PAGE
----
There are moments when the nation comes together. Cheering Team GB athletes as they cross the finish line at the Olympics. Rolling our eyes as the UK (usually) fails to get off the starting blocks at Eurovision. The joy of street parties during the Platinum Jubilee. Shared sorrow at the Queen’s funeral.
There is a power in these moments. The flags and football shirts, impromptu barbeques and overcrowded pub gardens, give us a sense of national community that feels unfamiliar because it is all too infrequent.
Conservatives need a renewed focus on the nation. Not as a symbol or a motif, but an organising principle for our politics. Celebration of country shouldn’t be reserved for cultural events or moments of mourning – it should galvanise and animate a shared programme to tackle our country’s biggest problems.
In Michael Gove’s speech to launch Onward’s Future of Conservatism programme, he called for a “patriotic renewal”. This national moment is central to the political project that the centre-right needs to develop.
The British economy needs a new emphasis on the nation. Reaching energy independence requires a collective effort to accelerate decarbonisation, whilst the rise of China has revealed the fragility of supply chains that underpin technologies and sectors with strategic importance. Our economic model is overly reliant on an ever-narrower set of places and sectors and redistribution from a shrinking public pot. The infrastructure that underpins a form of broad-based growth – houses, trains, grid connections, full fibre networks – is held back by ineffective national policy and contentious local politics.
Our culture also needs a period of national renewal. All around us, we see proxy battles and meaningless conversations on the rewriting of children’s books and the labelling of artefacts in museums. These are symptoms of a fragile sense of national identity. When our collective institutions, rituals and norms are attacked by fringe movements, mainstream Britain struggles to articulate the ties that bind it together.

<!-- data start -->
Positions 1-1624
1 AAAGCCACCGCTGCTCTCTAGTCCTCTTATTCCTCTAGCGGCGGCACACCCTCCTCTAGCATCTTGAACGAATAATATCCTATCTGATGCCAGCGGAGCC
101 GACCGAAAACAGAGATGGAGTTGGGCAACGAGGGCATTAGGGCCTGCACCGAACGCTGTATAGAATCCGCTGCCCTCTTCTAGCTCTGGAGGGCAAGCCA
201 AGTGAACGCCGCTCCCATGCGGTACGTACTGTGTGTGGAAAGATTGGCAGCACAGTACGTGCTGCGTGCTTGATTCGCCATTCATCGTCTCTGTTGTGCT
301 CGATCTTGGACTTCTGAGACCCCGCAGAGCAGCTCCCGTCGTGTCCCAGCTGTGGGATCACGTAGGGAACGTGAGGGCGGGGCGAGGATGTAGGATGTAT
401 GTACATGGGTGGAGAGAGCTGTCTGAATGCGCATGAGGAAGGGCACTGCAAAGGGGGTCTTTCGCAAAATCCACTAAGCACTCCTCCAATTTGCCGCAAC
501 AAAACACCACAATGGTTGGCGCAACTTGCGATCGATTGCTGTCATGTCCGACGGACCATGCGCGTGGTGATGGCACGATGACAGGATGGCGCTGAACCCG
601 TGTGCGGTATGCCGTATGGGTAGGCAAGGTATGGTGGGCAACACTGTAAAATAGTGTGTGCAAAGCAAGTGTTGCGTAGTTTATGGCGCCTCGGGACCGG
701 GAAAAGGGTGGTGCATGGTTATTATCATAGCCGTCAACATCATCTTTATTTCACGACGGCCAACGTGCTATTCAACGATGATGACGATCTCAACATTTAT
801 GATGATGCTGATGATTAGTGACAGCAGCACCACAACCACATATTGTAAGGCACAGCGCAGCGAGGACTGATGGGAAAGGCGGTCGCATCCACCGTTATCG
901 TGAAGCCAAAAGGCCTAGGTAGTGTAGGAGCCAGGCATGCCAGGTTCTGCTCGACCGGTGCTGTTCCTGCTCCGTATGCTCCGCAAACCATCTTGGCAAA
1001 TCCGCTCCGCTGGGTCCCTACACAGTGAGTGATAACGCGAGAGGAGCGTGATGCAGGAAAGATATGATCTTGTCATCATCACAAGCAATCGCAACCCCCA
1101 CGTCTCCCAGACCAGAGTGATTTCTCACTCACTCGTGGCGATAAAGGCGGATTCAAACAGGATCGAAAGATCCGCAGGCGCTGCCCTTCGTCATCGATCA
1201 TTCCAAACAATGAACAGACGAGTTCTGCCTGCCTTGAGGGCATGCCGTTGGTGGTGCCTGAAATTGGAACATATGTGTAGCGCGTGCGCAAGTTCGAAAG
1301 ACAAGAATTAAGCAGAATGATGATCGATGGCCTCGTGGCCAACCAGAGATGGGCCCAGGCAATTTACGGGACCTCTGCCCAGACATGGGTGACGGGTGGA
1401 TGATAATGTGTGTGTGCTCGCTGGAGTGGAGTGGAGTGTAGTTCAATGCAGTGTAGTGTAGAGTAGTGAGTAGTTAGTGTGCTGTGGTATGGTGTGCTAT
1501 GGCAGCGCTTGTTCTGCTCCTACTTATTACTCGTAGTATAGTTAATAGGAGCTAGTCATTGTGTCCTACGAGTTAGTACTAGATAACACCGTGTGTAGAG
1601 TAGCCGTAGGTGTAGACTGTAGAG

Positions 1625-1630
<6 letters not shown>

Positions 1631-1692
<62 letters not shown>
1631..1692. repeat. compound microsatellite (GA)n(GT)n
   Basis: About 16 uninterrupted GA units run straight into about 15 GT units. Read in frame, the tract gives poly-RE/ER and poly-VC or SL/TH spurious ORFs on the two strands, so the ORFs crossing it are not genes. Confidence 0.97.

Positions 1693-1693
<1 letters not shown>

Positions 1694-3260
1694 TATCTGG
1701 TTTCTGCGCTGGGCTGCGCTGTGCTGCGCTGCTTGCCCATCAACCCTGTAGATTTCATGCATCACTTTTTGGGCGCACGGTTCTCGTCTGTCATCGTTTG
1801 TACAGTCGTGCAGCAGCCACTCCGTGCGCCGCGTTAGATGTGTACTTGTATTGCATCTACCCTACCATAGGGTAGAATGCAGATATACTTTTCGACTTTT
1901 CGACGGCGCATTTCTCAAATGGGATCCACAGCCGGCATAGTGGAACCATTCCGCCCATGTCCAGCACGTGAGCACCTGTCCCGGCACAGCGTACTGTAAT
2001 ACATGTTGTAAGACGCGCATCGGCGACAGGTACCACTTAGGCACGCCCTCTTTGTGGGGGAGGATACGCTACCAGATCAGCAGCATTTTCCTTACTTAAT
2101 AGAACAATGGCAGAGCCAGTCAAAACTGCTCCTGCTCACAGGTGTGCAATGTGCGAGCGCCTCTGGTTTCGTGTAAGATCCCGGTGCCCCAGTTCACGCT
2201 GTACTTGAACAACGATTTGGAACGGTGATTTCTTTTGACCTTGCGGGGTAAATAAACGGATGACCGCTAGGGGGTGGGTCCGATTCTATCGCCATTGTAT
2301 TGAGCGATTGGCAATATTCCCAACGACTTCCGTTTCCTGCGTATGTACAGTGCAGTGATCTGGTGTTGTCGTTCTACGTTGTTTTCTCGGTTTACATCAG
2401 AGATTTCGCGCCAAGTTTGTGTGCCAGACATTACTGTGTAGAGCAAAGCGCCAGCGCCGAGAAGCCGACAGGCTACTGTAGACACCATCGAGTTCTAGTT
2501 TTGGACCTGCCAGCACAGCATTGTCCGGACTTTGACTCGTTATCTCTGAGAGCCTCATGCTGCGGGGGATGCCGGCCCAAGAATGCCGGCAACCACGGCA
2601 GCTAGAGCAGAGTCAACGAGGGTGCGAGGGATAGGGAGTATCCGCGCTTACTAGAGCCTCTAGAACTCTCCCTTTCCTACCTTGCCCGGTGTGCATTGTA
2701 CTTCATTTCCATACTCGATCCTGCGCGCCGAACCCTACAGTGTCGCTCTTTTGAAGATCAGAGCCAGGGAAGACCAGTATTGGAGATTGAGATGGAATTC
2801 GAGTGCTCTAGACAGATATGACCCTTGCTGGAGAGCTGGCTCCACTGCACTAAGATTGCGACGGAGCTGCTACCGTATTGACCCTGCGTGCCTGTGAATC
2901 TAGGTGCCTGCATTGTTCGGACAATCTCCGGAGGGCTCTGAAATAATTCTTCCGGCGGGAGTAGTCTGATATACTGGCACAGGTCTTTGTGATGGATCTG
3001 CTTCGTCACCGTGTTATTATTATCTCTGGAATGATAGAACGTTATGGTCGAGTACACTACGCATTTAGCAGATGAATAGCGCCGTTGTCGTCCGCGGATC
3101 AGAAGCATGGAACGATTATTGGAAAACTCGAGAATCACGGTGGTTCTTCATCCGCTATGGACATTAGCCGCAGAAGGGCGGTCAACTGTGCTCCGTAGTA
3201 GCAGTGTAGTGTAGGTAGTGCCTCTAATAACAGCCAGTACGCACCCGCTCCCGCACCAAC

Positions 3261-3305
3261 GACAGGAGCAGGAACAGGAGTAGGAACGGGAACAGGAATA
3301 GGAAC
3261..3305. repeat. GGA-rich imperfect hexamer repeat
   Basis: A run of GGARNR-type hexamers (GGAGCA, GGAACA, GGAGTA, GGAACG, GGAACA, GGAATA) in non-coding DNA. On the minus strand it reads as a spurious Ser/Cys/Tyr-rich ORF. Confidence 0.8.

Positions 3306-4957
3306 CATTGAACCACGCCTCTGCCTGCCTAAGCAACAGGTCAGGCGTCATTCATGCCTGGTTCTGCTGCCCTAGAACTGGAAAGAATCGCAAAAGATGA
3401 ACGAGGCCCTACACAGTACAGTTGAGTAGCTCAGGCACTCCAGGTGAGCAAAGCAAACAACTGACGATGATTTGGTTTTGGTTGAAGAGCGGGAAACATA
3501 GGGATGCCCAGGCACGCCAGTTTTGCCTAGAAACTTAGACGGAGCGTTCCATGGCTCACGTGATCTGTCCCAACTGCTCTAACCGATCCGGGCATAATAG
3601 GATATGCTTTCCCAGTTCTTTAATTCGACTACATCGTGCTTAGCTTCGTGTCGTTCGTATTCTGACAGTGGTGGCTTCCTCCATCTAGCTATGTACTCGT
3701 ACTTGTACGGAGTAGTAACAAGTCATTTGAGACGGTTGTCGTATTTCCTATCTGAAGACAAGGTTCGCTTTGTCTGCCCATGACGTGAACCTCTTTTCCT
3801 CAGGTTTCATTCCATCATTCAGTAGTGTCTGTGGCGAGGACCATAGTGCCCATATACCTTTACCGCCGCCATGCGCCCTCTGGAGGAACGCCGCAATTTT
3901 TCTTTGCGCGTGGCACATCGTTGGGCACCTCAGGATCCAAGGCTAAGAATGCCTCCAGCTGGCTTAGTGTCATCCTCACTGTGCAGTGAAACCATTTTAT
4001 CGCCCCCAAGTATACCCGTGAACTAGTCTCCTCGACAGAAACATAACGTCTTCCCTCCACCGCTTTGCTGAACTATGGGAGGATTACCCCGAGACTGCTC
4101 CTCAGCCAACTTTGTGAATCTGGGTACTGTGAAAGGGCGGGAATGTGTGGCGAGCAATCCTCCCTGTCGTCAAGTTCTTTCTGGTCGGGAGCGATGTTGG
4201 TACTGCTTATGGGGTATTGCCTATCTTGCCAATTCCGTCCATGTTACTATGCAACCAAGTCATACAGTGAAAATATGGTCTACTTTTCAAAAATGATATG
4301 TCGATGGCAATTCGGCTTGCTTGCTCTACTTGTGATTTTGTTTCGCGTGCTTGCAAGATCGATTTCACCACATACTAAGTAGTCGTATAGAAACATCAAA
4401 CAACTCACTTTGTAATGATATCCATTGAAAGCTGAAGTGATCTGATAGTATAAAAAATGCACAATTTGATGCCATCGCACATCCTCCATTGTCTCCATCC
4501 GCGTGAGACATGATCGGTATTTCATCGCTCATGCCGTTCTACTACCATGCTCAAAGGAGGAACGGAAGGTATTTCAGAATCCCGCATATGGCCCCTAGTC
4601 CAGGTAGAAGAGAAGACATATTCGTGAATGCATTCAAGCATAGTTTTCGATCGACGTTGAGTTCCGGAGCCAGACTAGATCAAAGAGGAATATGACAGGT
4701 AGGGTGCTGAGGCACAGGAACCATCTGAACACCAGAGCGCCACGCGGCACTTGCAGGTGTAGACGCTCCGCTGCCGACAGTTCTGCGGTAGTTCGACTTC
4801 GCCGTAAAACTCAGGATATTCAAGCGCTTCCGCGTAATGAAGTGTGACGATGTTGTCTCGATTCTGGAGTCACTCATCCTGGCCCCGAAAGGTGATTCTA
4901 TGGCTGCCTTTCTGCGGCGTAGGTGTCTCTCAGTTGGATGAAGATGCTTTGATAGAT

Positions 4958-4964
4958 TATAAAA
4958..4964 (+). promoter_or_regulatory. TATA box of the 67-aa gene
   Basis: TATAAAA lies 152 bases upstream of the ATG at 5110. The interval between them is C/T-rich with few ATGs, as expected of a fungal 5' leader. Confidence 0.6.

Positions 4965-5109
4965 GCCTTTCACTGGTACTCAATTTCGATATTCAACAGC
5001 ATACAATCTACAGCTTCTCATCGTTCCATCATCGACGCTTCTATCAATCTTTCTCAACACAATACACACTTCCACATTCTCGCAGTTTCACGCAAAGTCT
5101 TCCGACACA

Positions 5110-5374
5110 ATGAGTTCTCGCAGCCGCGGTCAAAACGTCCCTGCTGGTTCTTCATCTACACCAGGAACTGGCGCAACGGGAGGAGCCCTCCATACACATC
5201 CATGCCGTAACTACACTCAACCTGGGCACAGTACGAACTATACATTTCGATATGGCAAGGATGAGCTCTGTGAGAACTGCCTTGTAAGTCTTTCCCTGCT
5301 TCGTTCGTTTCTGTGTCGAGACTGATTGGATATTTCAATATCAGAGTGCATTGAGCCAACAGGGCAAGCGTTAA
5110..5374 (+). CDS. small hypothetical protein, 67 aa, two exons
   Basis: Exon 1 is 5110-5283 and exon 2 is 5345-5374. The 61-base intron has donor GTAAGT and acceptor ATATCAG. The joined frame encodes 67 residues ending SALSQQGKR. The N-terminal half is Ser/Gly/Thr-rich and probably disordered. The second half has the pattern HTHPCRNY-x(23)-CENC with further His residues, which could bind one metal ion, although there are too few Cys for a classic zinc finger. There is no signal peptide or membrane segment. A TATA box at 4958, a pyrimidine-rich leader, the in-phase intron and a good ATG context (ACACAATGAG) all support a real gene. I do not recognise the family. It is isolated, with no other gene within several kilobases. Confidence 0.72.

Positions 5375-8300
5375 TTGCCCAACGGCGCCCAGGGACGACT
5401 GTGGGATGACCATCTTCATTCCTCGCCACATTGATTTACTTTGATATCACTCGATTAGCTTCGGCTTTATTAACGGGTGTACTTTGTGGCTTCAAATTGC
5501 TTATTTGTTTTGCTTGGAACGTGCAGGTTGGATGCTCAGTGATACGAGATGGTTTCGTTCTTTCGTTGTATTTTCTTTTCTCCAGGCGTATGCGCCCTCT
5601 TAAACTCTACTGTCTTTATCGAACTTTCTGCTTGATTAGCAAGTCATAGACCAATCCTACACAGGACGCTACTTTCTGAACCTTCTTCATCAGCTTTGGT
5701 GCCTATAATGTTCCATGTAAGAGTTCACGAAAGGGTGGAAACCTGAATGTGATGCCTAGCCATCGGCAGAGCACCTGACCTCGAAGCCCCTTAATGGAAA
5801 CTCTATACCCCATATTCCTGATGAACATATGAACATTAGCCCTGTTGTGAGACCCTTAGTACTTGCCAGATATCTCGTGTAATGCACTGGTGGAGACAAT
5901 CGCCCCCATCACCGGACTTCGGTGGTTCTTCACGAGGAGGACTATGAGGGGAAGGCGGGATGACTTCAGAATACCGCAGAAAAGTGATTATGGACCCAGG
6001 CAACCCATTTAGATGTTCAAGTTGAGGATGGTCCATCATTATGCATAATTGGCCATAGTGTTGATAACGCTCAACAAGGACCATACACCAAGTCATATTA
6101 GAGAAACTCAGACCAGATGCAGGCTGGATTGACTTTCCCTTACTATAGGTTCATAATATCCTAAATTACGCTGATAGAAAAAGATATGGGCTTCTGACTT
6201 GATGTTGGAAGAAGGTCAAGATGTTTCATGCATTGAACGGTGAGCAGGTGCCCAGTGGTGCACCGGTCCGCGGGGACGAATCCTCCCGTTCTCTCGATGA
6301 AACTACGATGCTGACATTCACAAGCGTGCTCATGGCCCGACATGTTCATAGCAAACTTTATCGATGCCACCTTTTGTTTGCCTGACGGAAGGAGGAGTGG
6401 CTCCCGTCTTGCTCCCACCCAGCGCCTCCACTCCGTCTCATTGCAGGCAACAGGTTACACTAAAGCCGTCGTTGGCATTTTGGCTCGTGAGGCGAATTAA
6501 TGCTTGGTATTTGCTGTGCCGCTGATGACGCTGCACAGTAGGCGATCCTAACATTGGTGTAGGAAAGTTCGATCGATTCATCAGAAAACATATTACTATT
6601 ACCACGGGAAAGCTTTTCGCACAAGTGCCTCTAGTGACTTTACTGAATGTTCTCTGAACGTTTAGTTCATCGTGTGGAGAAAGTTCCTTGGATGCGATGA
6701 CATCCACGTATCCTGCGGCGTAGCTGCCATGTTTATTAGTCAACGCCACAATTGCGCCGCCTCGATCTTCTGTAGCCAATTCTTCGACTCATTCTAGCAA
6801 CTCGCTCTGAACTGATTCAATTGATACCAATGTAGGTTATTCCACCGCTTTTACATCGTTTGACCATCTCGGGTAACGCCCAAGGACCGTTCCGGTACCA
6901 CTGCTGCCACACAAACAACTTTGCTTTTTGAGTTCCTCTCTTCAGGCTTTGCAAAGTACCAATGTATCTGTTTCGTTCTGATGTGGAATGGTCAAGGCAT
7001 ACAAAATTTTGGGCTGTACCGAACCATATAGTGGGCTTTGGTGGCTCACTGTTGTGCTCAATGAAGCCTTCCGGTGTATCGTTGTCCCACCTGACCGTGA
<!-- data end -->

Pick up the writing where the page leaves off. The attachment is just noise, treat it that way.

If employed with careful thought and intention as part of a political programme, a national focus has unique qualities. It can help to articulate a shared purpose, underpinning industrial policies and infrastructure investments that might benefit different places in different ways but contribute to a shared forward momentum. It can build a sense of collective identity, with boundaries tight enough to give people safety and security but flexible enough to change and adapt. And a positive national community develops strong foundations of generalised reciprocity and trust: the lifeblood of a successful society.
Disraeli said that “the Tory party, unless it is a national party, is nothing”. But in recent years the definition and direction of the One Nation movement has been lacklustre – clear on what is against, but rarely what it is for.
We need those who believe in a more inclusive form of economics and politics and a renewed culture and society to give their ideas more clarity and force – and to unashamedly put the ‘nation’ back in One Nation.
-Adam Hawksbee, Deputy Director
This is an abridged version of a piece that originally appeared on Conservative Home
News and media
Onward’s launch of the Future of Conservatism project, featuring a speech by the Levelling Up Secretary Michael Gove, gained significant media coverage. The speech was previewed in The Sunday Times, and received coverage in The Guardian, the Spectator, the Independent, Huffington Post, the Daily Mail, iNews, The Sun, the BBC, The Times, and Sky News on the day.
David Johnston MP wrote about the needs for Conservative answers in Times Red Box.
Project Chair Nick Timothy and Project Director Gavin Rice wrote about the hope of Conservatism in The Telegraph.
Adam Hawksbee and Gavin Rice wrote for Conservative Home on why Conservatives need to reclaim the idea of the nation.
Levelling Up Locally continues to receive coverage with mentions in The Express and The Times for their reports on Government plans to crack down on antisocial behaviour.
Our report After the Fall was referenced in a piece for Conservative Home by former MP David Burrowes.
Adam Hawksbee was quoted in the Local Government Chronicle on building trust in local government.
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